Will Mali be Africa's Afghanistan?
Mali was hit by two successive shocks to its system this year – with the north seized by rebels and a coup in the capital – leaving its government fragile and the international community mulling intervention.
Ahmed Ouoba/AFP/Getty Images
Halachi Maiga was present last March at the fall of Gao, in northeastern Mali. He remembers the shooting, the panic, the mud-daubed cars, the ransacked offices, the attackers crying "God is great!" Today, violent rule by gunmen has left him unsure of how peace can best be restored.
"I'm for a military intervention because I want to liberate my country, region, and city," says Mr. Maiga, a schoolteacher and youth activist. "And I'm against it for the simple reason that it's war, and no one can predict how a war will go."
Mali was hit by two successive shocks to its system this year, leaving its government fragile and its future uncertain. Last winter, nearly half the country was seized by ethnic Tuareg rebels, who were later elbowed aside by Islamist militants. In a whirl of action, a military coup soon unseated the democratically elected president just weeks before elections were to be held.
Instability is still rampant in the north, where Islamists reign largely uncontested. As Mali – and the wider world – look ahead to potential armed intervention, many question what is needed to pull it back from the brink of chaos. Western countries fear it could become a semifailed state like Afghanistan, serving as a regional launchpad for armed groups.
Potential intervention, described by diplomats as increasingly likely, concerns not only Malians like Maiga, whose lives have been upended by unrest. It also worries international aid agencies that warn of more refugees, civilian deaths, human rights abuses, and the potential for reprisal attacks.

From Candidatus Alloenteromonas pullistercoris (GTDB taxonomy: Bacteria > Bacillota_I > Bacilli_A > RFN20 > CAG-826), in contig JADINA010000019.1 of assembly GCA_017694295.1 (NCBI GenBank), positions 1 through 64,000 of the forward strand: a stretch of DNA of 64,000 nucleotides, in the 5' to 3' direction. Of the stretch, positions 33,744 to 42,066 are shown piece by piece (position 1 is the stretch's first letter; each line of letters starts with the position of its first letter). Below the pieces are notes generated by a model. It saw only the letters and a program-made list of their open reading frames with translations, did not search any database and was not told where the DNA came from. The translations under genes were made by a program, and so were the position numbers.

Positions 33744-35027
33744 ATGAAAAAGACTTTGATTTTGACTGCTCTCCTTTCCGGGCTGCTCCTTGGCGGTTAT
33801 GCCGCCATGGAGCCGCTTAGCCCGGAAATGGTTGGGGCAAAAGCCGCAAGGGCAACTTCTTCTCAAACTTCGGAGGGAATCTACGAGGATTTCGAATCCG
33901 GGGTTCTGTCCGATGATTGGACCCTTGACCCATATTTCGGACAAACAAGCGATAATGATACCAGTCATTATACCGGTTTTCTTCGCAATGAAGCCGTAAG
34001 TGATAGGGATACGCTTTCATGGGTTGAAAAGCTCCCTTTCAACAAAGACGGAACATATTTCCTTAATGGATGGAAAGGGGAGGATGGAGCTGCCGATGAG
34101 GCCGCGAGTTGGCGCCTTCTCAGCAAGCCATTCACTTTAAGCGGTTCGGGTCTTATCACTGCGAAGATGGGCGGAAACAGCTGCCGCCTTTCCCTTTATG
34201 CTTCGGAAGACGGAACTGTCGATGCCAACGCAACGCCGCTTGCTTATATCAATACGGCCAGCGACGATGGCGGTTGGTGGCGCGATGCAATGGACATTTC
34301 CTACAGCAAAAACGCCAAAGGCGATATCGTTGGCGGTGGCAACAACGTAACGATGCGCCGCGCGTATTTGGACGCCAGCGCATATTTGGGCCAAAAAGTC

"Planning for the day after is very important," says a Western diplomat who was not permitted to speak on the record. "Even with a successful intervention, if you don't restore central government control you risk the same problems returning."
Crowded playing field
Those problems have long been rooted in corruption and underdevelopment in northern Mali, which has helped spur periodic uprisings by some local Tuareg, a traditionally nomadic people related to North Africa's Amazighs, or Berbers.
In recent decades Islamist groups have also appeared in Mali – notably Al Qaeda in the Islamic Maghreb – uncontested by authorities and funded in part by increased drug trafficking.
Last year Tuareg fighters who served Libya's Muammar Qaddafi returned home, flush with heavy weaponry. Better armed than ever before, some of them swiftly launched a rebellion under the newly formed National Movement for the Liberation of Azawad (MNLA).
While secularist, the MNLA entered a marriage of convenience with Islamist militant groups already present in Mali's north.
Today, nearly a year of conflict has transformed Mali into a crowded playing field, dominated by armed groups that jockey with local leaders, religious figures, and citizens organizations in a tense balance of power.